distortion. This condition is not the maximum output voltage
without distortion.
46
3.4 Understand the DC operations of
BJT

THE MAX INPUT SIGNAL WHICH PRODUCES


UNDISTORTED OUTPUT SIGNAL AMPLITUDE
Example :
• Base on the maximum output voltage without distortion value
(Vo(max without distortion)) at figure 3.5, determine the value of
maximum output voltage without distortion (Vi(max without
distortion)) for this amplifier if voltage gain AV circuit is 100.
Vo
 v 
Vi

24Vp  p
 Vi 
100
 240mVp - p
• Input voltage at this condition is know as the maximum input voltage
without distortion value (Vi(max without distortion)), because output
voltage that used is maximum output voltage without distortion value
(Vo(max without distortion)). 47
3.4 Understand the DC operations of
BJT

From the figure below, find :


a) All the values to sketch the ac and dc load line. Neglect VBE
b) From the graph, sketch the max output voltage without distortion
and find the max input voltage without distortion.

48
3.4 Understand the DC operations of
Answers.. BJT

1
VBB 35V
 IB    63.06 A
R B 555K 2
 I C   .I B  (75)(63.06 A)  4.73mA DC load VCC 35V
 I C(tepu)(a.t)    7mA
 VC  VCC  I C .R C  35V - 33.65V  11.35V Line R C 5kΩ
 I CQ  I C  4.73mA
 VCQ  VC  11.35V  VC(alih)(a.t)  VCC  35V

5
3 4
AC load
 rL  RC // RL  5 K // 55K Vout max Vin max
25mV 25mV
 4.583k
Line (without (without
 re' 
i

4.73mA
 5.29Ω
E

 VC ( alih)( au )  VCQ  ICQ.rL


 11.35V  (4.73mA)(4 .583k)
distortion)  Adistortion)

V

rL 4.58kΩ
  867
(IC=IE)
V
out
Vin re' 5.29Ω
 33.028V

Vout 22.7Vp  p
VCQ  Vin    26mV
 I C (tepu)( a.t )  ICQ  AV 867
rL
Vin  Vin (input without distortion)
11.35V
 (4.73mA) 
4.583k
 7.21mA
3.5 Understand frequency response
curve

Frequency Response Curve

50
3.5 Understand frequency response
curve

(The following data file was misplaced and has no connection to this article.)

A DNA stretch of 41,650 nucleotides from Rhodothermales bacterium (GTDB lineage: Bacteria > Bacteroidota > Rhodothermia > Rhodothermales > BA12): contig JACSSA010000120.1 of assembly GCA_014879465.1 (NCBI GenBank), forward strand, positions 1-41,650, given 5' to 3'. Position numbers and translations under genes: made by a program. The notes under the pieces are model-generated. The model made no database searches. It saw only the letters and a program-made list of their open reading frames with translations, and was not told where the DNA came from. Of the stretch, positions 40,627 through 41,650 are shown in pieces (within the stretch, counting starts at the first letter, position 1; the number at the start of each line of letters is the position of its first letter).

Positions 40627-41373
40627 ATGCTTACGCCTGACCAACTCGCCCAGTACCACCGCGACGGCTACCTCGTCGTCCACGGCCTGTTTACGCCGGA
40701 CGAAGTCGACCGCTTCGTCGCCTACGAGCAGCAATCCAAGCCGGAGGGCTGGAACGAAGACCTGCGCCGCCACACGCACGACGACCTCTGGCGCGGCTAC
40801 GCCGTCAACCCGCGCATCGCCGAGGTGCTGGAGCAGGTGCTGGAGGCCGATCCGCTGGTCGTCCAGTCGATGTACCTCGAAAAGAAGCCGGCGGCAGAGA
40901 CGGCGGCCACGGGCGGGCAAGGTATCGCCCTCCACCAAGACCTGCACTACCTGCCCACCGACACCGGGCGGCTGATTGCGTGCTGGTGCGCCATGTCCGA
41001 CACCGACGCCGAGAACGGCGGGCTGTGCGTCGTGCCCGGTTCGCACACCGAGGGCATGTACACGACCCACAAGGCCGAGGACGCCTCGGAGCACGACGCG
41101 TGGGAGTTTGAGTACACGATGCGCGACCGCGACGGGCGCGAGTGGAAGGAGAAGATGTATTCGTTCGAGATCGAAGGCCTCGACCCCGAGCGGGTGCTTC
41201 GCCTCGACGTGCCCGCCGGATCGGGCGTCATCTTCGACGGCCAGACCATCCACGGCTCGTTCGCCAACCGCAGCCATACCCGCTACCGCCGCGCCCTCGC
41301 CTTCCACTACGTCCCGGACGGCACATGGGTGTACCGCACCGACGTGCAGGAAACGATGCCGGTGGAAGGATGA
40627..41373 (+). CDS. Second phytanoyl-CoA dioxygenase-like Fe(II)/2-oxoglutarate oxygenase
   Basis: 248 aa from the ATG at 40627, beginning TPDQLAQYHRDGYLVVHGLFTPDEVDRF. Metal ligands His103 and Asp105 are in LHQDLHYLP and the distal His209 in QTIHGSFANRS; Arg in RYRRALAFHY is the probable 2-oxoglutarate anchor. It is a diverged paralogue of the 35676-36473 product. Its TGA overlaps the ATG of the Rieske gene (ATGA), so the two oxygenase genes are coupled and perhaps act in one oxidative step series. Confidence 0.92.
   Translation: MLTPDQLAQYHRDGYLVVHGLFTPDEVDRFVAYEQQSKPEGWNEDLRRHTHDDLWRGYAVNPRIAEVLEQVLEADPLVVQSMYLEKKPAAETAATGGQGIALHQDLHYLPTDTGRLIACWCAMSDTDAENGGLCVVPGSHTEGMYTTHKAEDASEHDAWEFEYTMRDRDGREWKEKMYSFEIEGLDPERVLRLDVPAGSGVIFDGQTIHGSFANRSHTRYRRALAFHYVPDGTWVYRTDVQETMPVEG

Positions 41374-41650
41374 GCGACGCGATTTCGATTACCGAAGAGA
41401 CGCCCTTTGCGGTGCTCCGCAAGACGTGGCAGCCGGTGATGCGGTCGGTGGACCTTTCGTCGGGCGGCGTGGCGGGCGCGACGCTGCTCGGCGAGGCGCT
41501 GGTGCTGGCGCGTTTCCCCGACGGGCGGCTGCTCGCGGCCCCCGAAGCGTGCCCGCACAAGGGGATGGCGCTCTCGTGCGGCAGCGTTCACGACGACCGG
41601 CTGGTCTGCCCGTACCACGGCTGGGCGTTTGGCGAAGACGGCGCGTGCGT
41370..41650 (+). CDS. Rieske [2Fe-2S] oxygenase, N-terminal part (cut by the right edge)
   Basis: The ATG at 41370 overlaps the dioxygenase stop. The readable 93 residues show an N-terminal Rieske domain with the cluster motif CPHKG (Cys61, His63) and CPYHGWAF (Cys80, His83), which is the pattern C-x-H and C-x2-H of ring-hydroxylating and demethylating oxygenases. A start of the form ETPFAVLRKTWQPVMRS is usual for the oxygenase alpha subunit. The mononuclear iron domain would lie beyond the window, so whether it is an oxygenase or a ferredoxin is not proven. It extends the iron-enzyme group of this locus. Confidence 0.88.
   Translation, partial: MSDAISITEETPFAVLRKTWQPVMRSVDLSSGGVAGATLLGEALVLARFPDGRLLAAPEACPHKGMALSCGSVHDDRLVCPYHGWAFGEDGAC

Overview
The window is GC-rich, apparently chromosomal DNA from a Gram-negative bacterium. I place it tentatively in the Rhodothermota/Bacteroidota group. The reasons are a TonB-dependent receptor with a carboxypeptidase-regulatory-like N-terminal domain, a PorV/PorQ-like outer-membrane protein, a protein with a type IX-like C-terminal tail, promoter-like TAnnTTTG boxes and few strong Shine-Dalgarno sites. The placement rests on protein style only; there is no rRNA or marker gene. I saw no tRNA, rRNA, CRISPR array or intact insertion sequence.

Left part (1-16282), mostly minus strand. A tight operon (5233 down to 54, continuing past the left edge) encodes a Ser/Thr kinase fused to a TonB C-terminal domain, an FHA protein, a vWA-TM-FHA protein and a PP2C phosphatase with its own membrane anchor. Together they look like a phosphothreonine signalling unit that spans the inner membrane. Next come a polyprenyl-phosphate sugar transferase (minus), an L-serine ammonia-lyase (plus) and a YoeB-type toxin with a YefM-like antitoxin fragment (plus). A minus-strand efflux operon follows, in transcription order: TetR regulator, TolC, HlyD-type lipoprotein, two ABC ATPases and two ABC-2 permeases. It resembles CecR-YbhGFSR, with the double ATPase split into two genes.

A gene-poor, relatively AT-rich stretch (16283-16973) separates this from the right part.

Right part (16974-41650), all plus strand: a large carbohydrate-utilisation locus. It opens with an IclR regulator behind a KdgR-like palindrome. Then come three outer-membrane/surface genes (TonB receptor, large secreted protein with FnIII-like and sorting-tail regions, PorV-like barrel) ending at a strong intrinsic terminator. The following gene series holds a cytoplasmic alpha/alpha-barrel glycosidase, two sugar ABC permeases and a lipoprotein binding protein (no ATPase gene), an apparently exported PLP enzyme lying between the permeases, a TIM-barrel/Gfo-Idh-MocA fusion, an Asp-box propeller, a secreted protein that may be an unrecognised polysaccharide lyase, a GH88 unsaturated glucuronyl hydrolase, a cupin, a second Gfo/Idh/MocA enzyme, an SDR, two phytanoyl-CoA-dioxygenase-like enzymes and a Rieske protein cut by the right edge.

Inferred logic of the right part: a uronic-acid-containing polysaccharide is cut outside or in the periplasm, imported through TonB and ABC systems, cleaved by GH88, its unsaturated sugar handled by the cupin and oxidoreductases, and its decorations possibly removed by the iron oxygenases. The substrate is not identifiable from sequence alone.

• The frequency response is the measure of any


system’s output spectrum in response to an
input signal.
• The frequency response curves are often used
to indicate the accuracy of electronic
components or system.
• The vertical axis (y) is usually labeled as the
level of sound, also called amplitude, in
decibels (dB), while the horizontal axis (x) is
labeled as the frequency, the vibration that is
captured by your ear and is measured in hertz
(Hz).

51
3.5 Understand frequency response
curve

Filters

52
3.5 Understand frequency response
curve

Important parameters of a frequency response


curve

1. Maximum Voltage Gain, Avmax (dB)


• Use Avmax (dB) instead of Avmax (V) because to scale a
large measurement down to a much smaller and more
useable range.
• The dB voltage gain of a circuit is found as twenty times
the common log of Av. By formula:

53
3.6 Apply the frequency response
characteristics of an amplifier

2. Cut-off frequency
• This frequency is where a device will quit working or operating
in an efficient manner resulting in it shutting down or being cut
off
• When dB voltage gain drops to 70.7% of its maximum value,
the change in dB voltage gain is –3 dB.
• There is a lower cut-off frequency (fH) and upper cut-off
frequency (fL).

3. Frequency bandwidth
• Bandwidth is the difference between the upper and lower
frequencies in a contiguous set of frequencies. It is typically
measured in hertz.

BW = fH – fL
54
3.5 Understand frequency response
curve

deciBel (dB)
• The ratio of circuit output amplitude to input
amplitude is normally expressed using decibels
(dB). Decibels are used because they allow us to
easily represent very large and very small values.
• Bell was considered too large for a unit
measurement, therefore decibel (dB) was defined
such that 10 decibels = 1 bel.

APdB = 10 log10 (Pout/Pin)


or
AvdB = 20 log10 (Vout/Vin)

55
3.7 Understand the classification of
amplifier

The classification of amplifier


• We assumed that for every portion of the input
signal there was an output from the amplifier.
This is not always the case with amplifiers. It
may be desirable to have the transistor
conducting for only a portion of the input signal.
• The portion of the input for which there is an
output determines the class of operation of the
amplifier. There are four classes of amplifier
operations.
• They are class A, class AB, class B, and
class C. 56
3.7 Understand the classification of
amplifier

Amplifier Types
Class A Amplifiers are the simplest in design, and
probably the best sounding of all the amplifier classes